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Fourth Partner Energy raises $125 mn from Norfund and TPG Capital’s RISE Fund

Fourth Partner Energy s now strengthening its onsite and offsite solar presence in the subcontinent; as well as key markets across South and Southeast Asia. (Photo: Bloomberg)Premium
Fourth Partner Energy s now strengthening its onsite and offsite solar presence in the subcontinent; as well as key markets across South and Southeast Asia. (Photo: Bloomberg)

  • Fourth Partner Energy is building solar parks in Uttar Pradesh, Maharashtra and Tamil Nadu. The new funds will be raised for business expansion in domestic and international market

NEW DELHI: Norway’s state-owned Norfund and TPG Capital’s RISE Fund have invested $100 million and $25 million respectively in Hyderabad-based Fourth Partner Energy (4PEL).

Fourth Partner Energy focuses on commercial and industrial (C&I) segment and has an operational portfolio of 550 megawatt (MW).

Mint had reported in September last year about the company appointing Investec to raise about $150 million through a stake sale. Fourth Partner Energy is building solar parks in Uttar Pradesh, Maharashtra and Tamil Nadu. The new funds will be raised for business expansion in domestic and international market.

“Hyderabad-based Fourth Partner Energy today announced that it had raised $125 Mn in equity funding from Norwegian Investment Fund – Norfund and existing shareholder The Rise Fund, TPG’s global impact investing platform. This $100 Mn marks Norfund’s maiden investment into India’s leading solar energy company, while The Rise Fund is investing an additional $25 Mn into Fourth Partner, following its $70 Mn investment in July 2018," the companies said in a joint statement on Wednesday.

This comes in the backdrop of distributed renewable energy generation attracting strong investor interest as the market has few developers with large portfolios. C&I projects are generally insulated from risks such as power procurement curtailment and tariff-shopping by state-owned distribution companies. They supply electricity to third-party and captive consumers who buy power from them, instead of depending on an expensive grid.

“Fourth Partner Energy is now strengthening its onsite and offsite solar presence in the subcontinent; as well as key markets across South and Southeast Asia. The company is targeting 3 GW of installed solar capacity by 2025 and expansion of capabilities across energy storage, EV charging infrastructure," the statement added.

Fourth Partner Energy’s investors include TPG Capital, which has invested through its impact investment arm The RISE Fund, and a European impact investment fund consortium led by Symbiotics, and responsAbility Investments.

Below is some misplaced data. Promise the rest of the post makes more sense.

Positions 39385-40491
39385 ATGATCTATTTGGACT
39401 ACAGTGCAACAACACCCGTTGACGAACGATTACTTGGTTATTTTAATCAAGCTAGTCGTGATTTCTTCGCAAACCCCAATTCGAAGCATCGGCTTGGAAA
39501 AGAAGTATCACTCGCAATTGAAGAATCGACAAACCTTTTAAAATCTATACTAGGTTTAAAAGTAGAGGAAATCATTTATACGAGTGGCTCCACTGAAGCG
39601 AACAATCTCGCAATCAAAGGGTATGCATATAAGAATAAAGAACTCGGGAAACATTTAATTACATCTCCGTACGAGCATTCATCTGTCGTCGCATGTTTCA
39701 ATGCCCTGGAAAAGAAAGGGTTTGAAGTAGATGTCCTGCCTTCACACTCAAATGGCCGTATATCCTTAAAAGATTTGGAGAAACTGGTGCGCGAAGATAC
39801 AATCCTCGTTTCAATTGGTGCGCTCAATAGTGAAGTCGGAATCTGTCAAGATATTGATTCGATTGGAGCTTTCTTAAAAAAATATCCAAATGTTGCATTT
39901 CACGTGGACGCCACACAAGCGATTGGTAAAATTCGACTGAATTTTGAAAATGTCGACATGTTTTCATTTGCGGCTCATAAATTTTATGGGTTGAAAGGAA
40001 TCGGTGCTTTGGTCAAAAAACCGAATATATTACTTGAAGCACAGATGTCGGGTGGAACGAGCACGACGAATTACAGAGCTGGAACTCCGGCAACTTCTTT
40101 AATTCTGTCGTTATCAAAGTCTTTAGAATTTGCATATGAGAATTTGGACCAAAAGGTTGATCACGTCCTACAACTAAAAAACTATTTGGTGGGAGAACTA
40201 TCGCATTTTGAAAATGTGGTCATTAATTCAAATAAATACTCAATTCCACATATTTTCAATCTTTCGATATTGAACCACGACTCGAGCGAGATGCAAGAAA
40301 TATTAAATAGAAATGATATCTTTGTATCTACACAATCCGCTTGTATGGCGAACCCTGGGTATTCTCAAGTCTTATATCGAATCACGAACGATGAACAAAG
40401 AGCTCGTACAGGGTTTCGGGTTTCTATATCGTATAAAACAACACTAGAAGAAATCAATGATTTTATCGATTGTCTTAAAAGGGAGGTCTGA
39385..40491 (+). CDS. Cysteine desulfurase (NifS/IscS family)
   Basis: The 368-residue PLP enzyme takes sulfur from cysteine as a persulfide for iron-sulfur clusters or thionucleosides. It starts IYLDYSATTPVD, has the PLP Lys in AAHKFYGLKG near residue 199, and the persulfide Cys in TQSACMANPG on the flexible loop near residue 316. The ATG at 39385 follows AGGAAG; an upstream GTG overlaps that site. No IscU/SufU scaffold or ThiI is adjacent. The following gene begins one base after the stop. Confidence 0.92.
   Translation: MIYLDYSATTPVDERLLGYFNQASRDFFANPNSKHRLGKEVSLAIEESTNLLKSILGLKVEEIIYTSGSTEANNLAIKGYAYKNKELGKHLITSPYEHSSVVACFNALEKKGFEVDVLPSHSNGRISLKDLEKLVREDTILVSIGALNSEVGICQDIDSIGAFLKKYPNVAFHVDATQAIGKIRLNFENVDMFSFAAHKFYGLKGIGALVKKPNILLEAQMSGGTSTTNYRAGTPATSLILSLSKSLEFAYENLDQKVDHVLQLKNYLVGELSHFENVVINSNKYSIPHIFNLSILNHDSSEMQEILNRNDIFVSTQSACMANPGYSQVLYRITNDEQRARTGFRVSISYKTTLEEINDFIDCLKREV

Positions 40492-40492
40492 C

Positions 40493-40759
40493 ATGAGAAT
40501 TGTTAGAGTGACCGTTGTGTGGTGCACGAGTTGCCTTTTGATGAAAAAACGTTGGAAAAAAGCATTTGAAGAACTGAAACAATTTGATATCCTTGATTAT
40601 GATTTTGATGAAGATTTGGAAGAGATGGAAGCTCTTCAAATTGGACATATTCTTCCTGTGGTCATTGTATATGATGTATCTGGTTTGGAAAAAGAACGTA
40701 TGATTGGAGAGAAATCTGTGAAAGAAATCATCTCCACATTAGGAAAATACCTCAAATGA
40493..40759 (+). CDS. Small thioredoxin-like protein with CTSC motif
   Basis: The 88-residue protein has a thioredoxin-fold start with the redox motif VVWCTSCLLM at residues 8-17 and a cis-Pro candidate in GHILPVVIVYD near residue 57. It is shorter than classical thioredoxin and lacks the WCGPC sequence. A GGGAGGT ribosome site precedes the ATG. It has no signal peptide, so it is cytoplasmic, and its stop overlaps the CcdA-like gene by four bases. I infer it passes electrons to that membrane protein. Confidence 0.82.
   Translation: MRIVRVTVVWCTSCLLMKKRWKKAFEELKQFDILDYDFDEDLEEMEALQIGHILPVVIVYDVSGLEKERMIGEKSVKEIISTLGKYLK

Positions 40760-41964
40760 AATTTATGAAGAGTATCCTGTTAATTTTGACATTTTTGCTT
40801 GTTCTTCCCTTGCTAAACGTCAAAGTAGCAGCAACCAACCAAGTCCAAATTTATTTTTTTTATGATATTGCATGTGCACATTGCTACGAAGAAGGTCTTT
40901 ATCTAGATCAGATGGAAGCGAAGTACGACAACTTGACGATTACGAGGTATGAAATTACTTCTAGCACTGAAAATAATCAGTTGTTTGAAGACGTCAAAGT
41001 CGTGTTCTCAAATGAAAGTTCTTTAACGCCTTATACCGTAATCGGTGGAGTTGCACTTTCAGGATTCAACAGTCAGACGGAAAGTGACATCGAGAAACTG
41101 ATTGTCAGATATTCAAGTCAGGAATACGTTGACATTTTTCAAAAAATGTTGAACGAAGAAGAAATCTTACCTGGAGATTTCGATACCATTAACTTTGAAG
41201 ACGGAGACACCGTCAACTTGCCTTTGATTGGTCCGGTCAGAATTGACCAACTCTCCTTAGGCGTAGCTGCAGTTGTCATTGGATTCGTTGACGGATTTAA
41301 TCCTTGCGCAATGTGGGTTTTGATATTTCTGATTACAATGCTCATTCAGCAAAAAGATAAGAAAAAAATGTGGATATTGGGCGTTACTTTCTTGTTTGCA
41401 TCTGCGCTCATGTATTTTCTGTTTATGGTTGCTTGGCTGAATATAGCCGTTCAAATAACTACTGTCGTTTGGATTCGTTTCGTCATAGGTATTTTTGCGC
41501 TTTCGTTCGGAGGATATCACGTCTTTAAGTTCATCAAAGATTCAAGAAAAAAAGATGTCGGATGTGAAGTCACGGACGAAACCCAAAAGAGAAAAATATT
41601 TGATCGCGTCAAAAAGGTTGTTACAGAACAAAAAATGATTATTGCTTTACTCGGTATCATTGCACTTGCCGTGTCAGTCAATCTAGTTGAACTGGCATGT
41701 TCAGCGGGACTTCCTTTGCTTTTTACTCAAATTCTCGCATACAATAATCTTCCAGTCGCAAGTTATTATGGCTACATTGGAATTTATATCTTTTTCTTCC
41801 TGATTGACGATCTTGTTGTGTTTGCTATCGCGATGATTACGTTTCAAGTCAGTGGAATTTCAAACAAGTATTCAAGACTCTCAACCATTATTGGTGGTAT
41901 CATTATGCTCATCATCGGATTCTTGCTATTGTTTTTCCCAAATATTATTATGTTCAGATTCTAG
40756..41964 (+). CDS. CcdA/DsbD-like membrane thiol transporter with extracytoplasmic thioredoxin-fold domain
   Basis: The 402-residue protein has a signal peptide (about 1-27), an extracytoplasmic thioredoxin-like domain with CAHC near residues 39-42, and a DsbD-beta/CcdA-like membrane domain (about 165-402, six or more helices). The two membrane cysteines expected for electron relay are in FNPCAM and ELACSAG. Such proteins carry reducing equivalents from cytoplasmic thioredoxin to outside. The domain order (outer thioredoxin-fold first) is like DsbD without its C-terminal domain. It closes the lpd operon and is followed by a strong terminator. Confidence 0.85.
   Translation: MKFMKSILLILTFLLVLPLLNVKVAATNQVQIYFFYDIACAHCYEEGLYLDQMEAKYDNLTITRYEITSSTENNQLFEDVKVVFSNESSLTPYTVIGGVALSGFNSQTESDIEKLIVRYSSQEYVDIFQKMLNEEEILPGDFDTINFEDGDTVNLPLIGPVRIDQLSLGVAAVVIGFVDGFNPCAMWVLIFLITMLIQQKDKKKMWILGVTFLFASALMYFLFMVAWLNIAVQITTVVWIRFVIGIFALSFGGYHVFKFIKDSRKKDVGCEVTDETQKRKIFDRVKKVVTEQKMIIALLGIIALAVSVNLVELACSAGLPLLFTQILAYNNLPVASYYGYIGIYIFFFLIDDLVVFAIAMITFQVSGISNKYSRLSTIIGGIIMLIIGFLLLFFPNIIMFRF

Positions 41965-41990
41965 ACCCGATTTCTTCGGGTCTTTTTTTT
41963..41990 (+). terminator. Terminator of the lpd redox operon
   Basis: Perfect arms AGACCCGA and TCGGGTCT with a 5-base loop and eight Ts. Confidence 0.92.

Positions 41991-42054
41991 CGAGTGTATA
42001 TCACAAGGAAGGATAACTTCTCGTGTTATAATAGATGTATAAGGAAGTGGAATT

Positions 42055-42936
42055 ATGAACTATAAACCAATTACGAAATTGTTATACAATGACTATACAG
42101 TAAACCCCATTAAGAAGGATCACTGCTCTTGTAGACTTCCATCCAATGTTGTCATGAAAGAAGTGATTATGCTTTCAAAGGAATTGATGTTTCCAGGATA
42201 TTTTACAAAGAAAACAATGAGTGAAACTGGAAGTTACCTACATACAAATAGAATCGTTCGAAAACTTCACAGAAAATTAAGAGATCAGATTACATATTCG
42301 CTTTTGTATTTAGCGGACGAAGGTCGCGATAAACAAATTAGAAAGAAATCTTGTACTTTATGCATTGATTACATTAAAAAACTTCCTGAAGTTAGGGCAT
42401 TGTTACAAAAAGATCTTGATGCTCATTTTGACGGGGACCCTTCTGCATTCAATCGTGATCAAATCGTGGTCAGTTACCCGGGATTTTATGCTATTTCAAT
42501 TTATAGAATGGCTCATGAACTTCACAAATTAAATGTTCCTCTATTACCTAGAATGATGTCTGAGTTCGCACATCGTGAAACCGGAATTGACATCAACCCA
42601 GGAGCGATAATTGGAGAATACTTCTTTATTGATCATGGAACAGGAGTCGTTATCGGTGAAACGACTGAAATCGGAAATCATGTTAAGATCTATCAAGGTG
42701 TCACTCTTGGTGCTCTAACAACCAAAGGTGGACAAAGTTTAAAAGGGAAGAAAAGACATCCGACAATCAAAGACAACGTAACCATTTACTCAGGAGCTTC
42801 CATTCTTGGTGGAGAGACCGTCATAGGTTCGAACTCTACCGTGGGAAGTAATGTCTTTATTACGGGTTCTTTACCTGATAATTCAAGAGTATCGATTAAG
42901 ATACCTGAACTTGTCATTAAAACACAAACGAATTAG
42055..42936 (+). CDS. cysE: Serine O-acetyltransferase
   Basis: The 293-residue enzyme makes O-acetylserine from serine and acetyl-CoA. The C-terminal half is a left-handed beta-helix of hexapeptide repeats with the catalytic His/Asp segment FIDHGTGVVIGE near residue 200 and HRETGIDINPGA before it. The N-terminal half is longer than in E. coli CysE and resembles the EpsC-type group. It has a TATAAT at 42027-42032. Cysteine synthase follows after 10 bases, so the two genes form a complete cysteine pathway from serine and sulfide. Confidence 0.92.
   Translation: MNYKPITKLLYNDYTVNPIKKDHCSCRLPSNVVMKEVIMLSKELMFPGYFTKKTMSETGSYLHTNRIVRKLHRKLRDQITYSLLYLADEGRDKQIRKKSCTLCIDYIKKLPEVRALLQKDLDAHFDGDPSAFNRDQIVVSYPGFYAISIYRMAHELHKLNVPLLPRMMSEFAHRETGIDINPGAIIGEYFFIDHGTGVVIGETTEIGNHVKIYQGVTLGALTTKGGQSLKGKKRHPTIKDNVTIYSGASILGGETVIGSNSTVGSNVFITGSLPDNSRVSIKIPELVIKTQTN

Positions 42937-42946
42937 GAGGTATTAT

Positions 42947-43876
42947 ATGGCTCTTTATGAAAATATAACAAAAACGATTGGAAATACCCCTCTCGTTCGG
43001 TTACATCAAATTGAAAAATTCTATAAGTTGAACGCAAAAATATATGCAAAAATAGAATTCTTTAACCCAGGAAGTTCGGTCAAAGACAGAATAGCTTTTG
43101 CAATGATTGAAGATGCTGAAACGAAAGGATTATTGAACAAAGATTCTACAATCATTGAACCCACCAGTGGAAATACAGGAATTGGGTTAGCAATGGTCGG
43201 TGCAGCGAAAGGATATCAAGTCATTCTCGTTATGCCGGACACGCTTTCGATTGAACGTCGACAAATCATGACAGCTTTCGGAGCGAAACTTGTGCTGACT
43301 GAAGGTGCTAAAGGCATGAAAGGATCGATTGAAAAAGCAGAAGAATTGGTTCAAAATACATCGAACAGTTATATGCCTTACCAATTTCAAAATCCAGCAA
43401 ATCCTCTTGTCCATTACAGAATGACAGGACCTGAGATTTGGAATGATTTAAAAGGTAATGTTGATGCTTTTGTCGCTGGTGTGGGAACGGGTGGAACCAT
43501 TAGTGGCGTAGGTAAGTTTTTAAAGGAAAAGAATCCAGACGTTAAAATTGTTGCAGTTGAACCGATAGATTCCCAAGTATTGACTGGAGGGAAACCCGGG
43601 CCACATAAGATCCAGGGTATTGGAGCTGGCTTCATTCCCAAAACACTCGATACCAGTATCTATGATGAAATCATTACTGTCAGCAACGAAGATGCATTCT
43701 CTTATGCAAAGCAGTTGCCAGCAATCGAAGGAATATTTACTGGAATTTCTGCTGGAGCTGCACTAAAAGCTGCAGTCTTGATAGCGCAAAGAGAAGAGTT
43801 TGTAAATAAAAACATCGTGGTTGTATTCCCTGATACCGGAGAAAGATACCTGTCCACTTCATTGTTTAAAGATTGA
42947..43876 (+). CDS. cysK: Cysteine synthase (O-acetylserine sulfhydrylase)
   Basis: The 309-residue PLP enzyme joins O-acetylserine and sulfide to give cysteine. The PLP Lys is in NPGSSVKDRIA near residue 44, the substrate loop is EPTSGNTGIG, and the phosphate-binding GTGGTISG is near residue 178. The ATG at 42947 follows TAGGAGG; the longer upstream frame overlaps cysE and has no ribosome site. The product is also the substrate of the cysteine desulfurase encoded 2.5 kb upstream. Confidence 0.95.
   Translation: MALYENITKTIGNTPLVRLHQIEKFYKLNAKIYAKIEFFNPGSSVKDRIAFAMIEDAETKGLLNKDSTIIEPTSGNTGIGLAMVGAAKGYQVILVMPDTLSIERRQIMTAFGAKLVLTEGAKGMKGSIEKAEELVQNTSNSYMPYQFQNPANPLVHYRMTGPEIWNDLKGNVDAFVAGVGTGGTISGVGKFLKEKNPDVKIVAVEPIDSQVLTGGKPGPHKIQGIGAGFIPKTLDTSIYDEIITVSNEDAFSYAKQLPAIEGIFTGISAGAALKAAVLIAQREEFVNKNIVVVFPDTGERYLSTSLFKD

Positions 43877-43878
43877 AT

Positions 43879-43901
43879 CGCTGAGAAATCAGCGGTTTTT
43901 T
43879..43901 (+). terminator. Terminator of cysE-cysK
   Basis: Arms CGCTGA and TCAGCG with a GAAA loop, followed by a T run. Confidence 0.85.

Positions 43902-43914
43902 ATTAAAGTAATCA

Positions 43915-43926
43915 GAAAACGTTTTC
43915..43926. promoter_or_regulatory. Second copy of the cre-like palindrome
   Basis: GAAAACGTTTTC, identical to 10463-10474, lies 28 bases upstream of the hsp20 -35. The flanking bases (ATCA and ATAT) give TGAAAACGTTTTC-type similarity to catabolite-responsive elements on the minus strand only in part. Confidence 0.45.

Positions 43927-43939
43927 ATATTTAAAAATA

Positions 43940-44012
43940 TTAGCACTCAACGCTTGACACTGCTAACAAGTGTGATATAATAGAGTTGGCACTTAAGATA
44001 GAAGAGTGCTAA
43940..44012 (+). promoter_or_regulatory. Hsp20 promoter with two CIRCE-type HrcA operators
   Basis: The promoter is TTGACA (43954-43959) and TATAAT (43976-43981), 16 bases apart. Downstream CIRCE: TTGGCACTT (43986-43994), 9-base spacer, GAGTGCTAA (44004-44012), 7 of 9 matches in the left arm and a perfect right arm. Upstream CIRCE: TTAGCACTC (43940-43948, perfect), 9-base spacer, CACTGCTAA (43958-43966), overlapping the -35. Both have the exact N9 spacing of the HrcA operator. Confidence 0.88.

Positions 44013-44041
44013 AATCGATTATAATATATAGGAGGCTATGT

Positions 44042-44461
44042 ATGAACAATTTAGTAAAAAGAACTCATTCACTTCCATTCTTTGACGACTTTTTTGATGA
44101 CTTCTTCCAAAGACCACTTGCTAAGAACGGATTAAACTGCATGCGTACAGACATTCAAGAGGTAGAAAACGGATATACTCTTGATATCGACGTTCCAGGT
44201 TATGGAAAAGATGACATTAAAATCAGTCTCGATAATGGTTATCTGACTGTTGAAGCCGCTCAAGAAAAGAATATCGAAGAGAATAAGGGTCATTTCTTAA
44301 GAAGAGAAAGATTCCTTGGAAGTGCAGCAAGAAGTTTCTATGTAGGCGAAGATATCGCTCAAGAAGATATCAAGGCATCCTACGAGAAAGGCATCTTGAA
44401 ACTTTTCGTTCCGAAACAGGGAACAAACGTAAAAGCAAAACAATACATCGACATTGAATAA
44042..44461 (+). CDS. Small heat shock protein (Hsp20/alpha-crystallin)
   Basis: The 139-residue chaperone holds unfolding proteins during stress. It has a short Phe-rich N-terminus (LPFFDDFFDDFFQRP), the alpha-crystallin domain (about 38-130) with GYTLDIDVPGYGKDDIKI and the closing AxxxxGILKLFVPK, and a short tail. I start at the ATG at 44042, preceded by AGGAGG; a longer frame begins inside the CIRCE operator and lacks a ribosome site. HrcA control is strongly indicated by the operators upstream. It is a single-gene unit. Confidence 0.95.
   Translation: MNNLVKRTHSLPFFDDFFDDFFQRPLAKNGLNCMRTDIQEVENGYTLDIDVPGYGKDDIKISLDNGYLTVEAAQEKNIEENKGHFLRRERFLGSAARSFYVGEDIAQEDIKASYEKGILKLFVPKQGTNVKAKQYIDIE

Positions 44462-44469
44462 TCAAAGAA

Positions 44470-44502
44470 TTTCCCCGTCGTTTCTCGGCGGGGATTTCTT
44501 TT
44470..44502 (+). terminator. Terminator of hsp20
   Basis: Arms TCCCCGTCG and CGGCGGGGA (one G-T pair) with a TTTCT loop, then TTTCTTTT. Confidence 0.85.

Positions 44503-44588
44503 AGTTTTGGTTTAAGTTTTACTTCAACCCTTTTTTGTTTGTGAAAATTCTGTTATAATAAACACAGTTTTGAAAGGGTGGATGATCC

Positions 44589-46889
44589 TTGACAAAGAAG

“Our transformational relationship with TPG’s RISE Fund has enabled us to partner with high quality, ESG-centric financiers like Norfund and we continue to seek to work with the best global institutions going ahead," Vivek Subramanian, co-founder and executive director at Fourth Partner Energy said in the statement.

This comes in the backdrop of India working on a so-called ‘green tariff’ policy that will let power distribution companies (discoms) supply electricity generated from clean energy projects at comparatively lower tariffs than that from coal and other conventional fuel sources. Currently, the sole option for a large corporate wanting to procure only green power is to contract it from a clean energy developer as has been the case in the C&I segment.

“Fourth Partner Energy is enabling decarbonization of the C&I sector in one of the most pivotal global markets. We are thrilled to partner with a business that is not just the industry leader but has adhered to high standards of business integrity, ESG and health & safety practices. We look forward to working with their core team and Rise Fund in helping achieve Fourth Partner’s 3GW target by 2025," Anders Blom, vice president, Norfund, said in the statement.

The new rules will also help ensure that if an industry wants only green power from a developer, then the open access applications will have to be approved within a fortnight. Open access allows large users of energy, typically those who consume over 1MW, to buy power from the open market. However, state discoms have not been allowing clean energy developers to use their power transmission and distribution networks to supply electricity to third-party and captive users.

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